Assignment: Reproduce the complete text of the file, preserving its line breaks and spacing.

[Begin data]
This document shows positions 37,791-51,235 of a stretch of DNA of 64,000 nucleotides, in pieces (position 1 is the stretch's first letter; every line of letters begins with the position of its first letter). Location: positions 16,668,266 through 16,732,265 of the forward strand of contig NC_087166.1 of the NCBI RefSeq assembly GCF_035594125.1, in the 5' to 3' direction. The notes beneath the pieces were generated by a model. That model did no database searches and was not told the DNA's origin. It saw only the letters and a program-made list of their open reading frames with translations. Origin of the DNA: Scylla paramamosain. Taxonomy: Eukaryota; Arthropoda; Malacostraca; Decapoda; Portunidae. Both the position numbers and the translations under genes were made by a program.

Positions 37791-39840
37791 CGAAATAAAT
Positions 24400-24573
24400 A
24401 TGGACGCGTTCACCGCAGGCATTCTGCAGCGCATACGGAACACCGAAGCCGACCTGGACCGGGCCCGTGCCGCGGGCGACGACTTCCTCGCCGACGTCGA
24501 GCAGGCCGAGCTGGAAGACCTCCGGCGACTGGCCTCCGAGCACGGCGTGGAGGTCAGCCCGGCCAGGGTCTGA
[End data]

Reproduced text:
This document shows positions 37,791-51,235 of a stretch of DNA of 64,000 nucleotides, in pieces (position 1 is the stretch's first letter; every line of letters begins with the position of its first letter). Location: positions 16,668,266 through 16,732,265 of the forward strand of contig NC_087166.1 of the NCBI RefSeq assembly GCF_035594125.1, in the 5' to 3' direction. The notes beneath the pieces were generated by a model. That model did no database searches and was not told the DNA's origin. It saw only the letters and a program-made list of their open reading frames with translations. Origin of the DNA: Scylla paramamosain. Taxonomy: Eukaryota; Arthropoda; Malacostraca; Decapoda; Portunidae. Both the position numbers and the translations under genes were made by a program.

Positions 37791-39840
37791 CGAAATAAAT
Positions 24400-24573
24400 A
24401 TGGACGCGTTCACCGCAGGCATTCTGCAGCGCATACGGAACACCGAAGCCGACCTGGACCGGGCCCGTGCCGCGGGCGACGACTTCCTCGCCGACGTCGA
24501 GCAGGCCGAGCTGGAAGACCTCCGGCGACTGGCCTCCGAGCACGGCGTGGAGGTCAGCCCGGCCAGGGTCTGA